"I fought for the championship last year in a car that was two seconds off the pace in the winter," Alonso has equally rightly countered but, if Vettel, who has three championships to his name, makes it four by beating Alonso, Button, Hamilton and Kimi Raikkonen in cars with little between them, he will have settled any doubts about his qualification as one of the racing greats.

The only general agreement is that last season's famous five, which finished Red Bull, Ferrari, McLaren, Lotus, Mercedes in that order, should again be the leading outfits. Behind them will probably be the midfielders of Force India, Williams and Sauber, with Toro Rosso a little behind them but ahead of the dilatory double act of Marussia and Caterham.

It is unlikely that seven different drivers will again win the first seven races. But last season's frivolous opening engagements are not something that anyone wants to see a repeat of. It was only when the campaign developed a coherent narrative that it became truly compelling, when Vettel and Alonso were fighting for the drivers' title, eventually won by the German by three points.

Last month's three testing sessions in Spain, while clarifying very little, provided further evidence that 2013 would be simply too tight to call. All the leading teams had their moments but, as Button said when he arrived in Australia this week: "Last winter, if we put a list together of the quickest cars, it would have been completely wrong at the first race. We just don't know."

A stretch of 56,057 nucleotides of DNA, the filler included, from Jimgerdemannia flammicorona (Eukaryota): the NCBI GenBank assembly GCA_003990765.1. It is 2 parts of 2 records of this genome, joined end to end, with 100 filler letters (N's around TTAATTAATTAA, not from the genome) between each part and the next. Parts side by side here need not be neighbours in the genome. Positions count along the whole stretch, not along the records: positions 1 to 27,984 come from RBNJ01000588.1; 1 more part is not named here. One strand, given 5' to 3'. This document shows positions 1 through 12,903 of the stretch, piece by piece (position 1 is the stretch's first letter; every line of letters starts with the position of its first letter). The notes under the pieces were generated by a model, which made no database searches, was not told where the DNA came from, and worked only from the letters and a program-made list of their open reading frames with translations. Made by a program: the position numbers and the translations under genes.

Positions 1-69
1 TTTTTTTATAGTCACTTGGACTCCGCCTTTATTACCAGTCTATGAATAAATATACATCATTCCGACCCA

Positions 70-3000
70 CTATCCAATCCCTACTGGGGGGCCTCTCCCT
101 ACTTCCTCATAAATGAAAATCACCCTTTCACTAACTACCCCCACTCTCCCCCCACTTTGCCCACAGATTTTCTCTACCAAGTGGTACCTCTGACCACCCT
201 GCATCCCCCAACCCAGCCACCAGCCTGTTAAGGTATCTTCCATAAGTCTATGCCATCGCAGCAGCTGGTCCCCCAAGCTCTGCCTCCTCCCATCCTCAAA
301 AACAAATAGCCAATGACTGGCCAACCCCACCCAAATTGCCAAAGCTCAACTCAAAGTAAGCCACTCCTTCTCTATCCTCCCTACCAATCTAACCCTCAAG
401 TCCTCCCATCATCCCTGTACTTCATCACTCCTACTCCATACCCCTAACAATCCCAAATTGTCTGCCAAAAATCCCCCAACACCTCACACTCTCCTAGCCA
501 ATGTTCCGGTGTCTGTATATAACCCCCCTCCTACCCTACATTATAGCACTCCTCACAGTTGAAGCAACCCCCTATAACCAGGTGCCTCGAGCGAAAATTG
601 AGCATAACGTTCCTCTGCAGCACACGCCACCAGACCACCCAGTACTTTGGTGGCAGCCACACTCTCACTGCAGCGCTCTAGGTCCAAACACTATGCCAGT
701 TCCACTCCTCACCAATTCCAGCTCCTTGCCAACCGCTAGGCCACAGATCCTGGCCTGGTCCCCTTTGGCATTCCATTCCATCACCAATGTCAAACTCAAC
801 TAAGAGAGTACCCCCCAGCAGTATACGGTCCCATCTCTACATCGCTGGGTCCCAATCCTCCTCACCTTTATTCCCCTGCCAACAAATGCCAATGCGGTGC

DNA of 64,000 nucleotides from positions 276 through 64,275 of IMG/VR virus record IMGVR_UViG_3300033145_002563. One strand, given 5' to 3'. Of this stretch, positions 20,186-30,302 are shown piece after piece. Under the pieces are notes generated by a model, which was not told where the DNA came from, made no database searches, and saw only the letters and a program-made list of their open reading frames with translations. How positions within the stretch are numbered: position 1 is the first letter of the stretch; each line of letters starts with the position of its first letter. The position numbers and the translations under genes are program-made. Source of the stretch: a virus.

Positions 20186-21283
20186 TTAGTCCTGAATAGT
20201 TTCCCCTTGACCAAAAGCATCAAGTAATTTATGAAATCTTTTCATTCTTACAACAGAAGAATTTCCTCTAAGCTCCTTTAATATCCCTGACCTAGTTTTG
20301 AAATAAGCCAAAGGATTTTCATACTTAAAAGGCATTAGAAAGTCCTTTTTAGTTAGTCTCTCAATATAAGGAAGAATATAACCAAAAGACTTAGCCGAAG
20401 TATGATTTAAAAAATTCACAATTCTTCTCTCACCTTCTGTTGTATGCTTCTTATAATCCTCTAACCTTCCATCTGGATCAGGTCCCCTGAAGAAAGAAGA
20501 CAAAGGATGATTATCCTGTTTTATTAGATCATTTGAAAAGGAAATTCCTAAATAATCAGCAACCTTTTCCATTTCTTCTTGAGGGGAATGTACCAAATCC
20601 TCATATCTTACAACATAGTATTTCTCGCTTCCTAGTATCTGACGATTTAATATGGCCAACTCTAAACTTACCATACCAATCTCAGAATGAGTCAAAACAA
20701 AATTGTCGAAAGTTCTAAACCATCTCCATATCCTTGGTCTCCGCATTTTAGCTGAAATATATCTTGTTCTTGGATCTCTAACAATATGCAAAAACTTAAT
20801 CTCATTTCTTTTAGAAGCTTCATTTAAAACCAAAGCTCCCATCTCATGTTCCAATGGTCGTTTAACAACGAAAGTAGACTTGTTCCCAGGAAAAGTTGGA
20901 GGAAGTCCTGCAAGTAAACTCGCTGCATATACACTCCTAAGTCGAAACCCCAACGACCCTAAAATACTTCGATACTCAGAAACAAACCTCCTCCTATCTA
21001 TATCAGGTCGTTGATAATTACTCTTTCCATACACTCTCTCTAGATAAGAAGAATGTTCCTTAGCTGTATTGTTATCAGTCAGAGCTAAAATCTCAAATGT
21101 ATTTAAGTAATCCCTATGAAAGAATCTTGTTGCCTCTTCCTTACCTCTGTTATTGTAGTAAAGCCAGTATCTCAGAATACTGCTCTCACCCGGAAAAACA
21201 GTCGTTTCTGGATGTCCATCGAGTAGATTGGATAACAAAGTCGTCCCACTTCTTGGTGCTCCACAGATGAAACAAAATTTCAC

And yet we do – sort of. At least we know that Red Bull's RB9 will be mightily competitive. It may be hurt by the decision to ban double DRS (there are a few regulation changes, after all) which was a key component of its downforce last season. But Red Bull, who surged ahead only in the final races of last season, have appeared, in the winter, doubly determined to hit the track running this season and even their relatively modest performances in Spain failed to disguise the car's possibilities.

The team that could push them more than any other is Ferrari, while close behind them could come Mercedes and Lotus. Hamilton's switch from McLaren to Mercedes is the biggest transfer move in years and brought the cold, pre-season months to life. Hamilton's move was ridiculed by manyut Mercedes have come up with a fast, well-balanced car which on initial impressions looked as if it might even be stronger than the McLaren. Hamilton, it seems, could well be quick enough to win races, if not quite the championship this year. Mercedes will be at their most competitive when conditions are cooler.